Shirley_Wildy_Patient_Story

“This place saved my life”

After suffering with complex pain following her diagnosis with lung cancer, Shirley came to St Catherine’s for support in managing her pain and medication. Her time here was life-changing, largely thanks to our Occupational Therapies team. Here, Shirley talks about her experience, what St Catherine’s has done for her and how meditation became an unlikely saviour:

“I suppose like many people, I wasn’t fully aware of the services and care that St Catherine’s Hospice provides until I really needed them. Before coming here as a patient, I volunteered for St Catherine’s and helped with the afternoon teas on the weekends, and loved being a part of it all, until my arthritis meant I had to stop.

For a while, my lung cancer went undiagnosed; I suffered few symptoms, but I was in a terrible amount of pain all of the time. There was a fair amount of to-ing and fro-ing between doctors and specialists until Halloween 2016, when I was admitted to East Surrey Hospital and various tests confirmed that I had a tumour.

I knew that St Catherine’s Hospice would be the best place for me in terms of pain management.

I just needed a referral. I had surgery to remove some of the tumour, but my pain wouldn’t subside and at home, I couldn’t cope. My GP referred me to the Community Nursing team at St Catherine’s, where a lovely nurse called Louise came out and spoke to me for two hours, getting to know me and my family, and talking me through my medication and how we could try and get my pain under control again. I was in the middle of chemotherapy and the pain was still unbearable: until one night, things got so bad that I called the St Catherine’s team in the early hours.

This place saved my life. The team here have got me through some of the darkest days. Had it not been for them, I honestly doubt I’d be sitting here now, talking to you and sharing my story.

After spending time in hospital, I was relieved to hear that I could come back to St Catherine’s. I had been put on very strong drugs that had made me feel awful and not myself at all. I had been spending days just sleeping, not remembering conversations and at times not even being able to tell anyone my name. As soon as I arrived at the Inpatient Unit, the Doctors spent time working out how to get me off the morphine and onto other medication that would help my pain but make me feel like the old Shirley again. And it worked; I was able to start making the most of my time again.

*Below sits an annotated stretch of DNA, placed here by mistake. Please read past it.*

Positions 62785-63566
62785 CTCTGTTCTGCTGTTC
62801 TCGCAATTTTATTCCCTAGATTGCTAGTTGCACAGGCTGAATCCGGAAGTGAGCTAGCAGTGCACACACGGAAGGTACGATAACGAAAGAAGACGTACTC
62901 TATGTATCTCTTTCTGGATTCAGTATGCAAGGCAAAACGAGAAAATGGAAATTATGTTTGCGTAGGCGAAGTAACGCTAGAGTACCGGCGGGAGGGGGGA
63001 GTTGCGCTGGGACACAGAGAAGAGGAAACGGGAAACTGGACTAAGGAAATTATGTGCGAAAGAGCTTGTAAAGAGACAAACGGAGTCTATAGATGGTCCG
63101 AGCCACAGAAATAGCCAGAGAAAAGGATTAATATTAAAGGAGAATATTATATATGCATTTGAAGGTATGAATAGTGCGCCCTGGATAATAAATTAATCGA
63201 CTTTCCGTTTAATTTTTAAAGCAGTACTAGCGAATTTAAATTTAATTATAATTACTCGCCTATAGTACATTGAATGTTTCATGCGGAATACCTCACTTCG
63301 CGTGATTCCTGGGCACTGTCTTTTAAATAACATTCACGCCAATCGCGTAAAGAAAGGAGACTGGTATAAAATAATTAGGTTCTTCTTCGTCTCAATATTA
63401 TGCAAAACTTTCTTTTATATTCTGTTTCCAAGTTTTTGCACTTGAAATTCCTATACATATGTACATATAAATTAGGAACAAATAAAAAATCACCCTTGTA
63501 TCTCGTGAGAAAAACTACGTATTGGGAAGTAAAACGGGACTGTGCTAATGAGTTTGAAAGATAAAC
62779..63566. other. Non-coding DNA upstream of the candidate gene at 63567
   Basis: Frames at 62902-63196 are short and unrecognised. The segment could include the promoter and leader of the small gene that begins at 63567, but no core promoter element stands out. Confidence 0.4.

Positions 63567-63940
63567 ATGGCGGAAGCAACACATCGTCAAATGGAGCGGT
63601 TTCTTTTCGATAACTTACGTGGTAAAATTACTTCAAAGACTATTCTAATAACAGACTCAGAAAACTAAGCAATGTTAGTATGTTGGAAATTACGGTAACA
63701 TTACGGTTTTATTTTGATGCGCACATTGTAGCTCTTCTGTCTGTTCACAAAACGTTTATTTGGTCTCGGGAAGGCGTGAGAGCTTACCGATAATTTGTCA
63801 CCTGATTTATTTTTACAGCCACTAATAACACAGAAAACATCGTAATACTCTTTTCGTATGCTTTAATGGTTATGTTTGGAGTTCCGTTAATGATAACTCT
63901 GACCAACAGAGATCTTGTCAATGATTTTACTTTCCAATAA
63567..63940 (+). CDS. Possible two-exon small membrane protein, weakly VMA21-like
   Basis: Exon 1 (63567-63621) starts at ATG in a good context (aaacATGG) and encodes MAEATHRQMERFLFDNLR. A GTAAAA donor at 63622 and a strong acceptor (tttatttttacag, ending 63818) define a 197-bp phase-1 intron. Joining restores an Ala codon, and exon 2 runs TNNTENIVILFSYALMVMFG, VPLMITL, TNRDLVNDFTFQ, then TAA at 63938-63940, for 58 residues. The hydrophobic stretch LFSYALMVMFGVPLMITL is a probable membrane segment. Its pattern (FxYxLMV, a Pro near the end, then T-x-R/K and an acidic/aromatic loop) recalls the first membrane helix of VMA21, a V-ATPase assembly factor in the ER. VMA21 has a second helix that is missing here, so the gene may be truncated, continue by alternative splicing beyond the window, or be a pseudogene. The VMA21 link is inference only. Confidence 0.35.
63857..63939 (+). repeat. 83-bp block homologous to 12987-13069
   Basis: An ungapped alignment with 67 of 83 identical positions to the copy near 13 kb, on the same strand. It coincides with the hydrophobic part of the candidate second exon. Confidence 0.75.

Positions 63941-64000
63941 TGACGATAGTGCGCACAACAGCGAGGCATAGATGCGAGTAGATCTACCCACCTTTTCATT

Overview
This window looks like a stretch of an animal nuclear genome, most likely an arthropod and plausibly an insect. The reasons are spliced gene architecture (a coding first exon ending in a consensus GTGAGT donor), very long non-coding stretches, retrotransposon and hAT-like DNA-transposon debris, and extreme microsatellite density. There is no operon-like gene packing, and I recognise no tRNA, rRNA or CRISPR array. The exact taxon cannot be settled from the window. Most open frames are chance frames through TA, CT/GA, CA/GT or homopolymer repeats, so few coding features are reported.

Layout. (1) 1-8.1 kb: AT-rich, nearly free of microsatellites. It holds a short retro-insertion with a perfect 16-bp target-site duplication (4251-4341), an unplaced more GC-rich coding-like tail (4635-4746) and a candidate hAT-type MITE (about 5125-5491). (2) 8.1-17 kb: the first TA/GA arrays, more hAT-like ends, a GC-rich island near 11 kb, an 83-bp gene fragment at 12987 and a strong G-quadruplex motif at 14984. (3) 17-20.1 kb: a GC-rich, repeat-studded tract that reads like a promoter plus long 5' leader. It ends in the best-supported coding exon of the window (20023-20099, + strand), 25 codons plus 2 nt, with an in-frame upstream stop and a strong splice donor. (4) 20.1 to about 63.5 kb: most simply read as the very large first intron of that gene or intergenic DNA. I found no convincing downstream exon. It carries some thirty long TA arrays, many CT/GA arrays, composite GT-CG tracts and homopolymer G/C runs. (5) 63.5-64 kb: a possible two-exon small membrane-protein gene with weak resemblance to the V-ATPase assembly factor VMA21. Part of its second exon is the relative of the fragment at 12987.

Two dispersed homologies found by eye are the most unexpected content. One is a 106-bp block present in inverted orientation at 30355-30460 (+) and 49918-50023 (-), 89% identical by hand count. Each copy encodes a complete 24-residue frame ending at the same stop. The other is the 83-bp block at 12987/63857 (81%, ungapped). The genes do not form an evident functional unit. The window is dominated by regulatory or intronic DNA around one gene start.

It truly has given me my life back.

Every patient here is treated as though you’re the only one; nothing is rushed, or too much trouble.

Perhaps the greatest gift since I’ve been here has been the Therapies team; they’ve been truly wonderful, especially Mandy, Tiz and Claire, who really helped me with my breathing techniques when I first came to the hospice. With their help and guidance, I’ve gained confidence again, and have accepted my cancer as they’ve taught me how to deal with it through a mixture of exercise and mindfulness techniques.

The thing about cancer is it’s not just your physical wellbeing that needs looking after: it’s your mental health too. When Tiz first suggested meditation to me, I was sceptical to say the least. I thought it was for hippies, and certainly didn’t think it would help me in any shape or form. I reluctantly agreed to a session with Graham, a volunteer at the hospice who practises meditation with patients, but didn’t expect it to do much. In fact, Tiz arranged for me to have a foot massage at the same time in the hope it would help me to relax! But I was wrong: it was amazing.

For 45 minutes, I was able to forget about my anger, my upset and my fears, and just sit back and “be”. Now, I use meditation when I feel upset, am having a bad day or can’t sleep at night. I never thought it would be meditation that would help so much, but having that time to clear my head has been invaluable.

Perhaps the best medicine is being around other people.

Human beings need other human beings, and I’m so grateful that once I’ve left the hospice and gone home, I’ll be able to come back and make the most of the Day Hospice activities on offer, such as the Movers and Shakers class. It not only puts my mind at ease, but will help me to meet other people who are in a similar situation to me. That will be a real help.

A couple of weeks ago, my son Craig came to the hospice to see me. After weeks of not feeling myself, that day I was sitting in my chair with my makeup on, and was laughing and smiling. Craig looked at me and said: “I’ve got my Mum back.” That’s all thanks to St Catherine’s. Without them, I wouldn’t be here today.

I’ve learnt that it’s OK to have bad days, and it’s OK to cry and be angry at this horrible thing called cancer. But more importantly, I’ve learnt that my life isn’t over. With the help of the wonderful therapies team, I’ve got back on my feet (quite literally) and am ready to live every day as it comes.”

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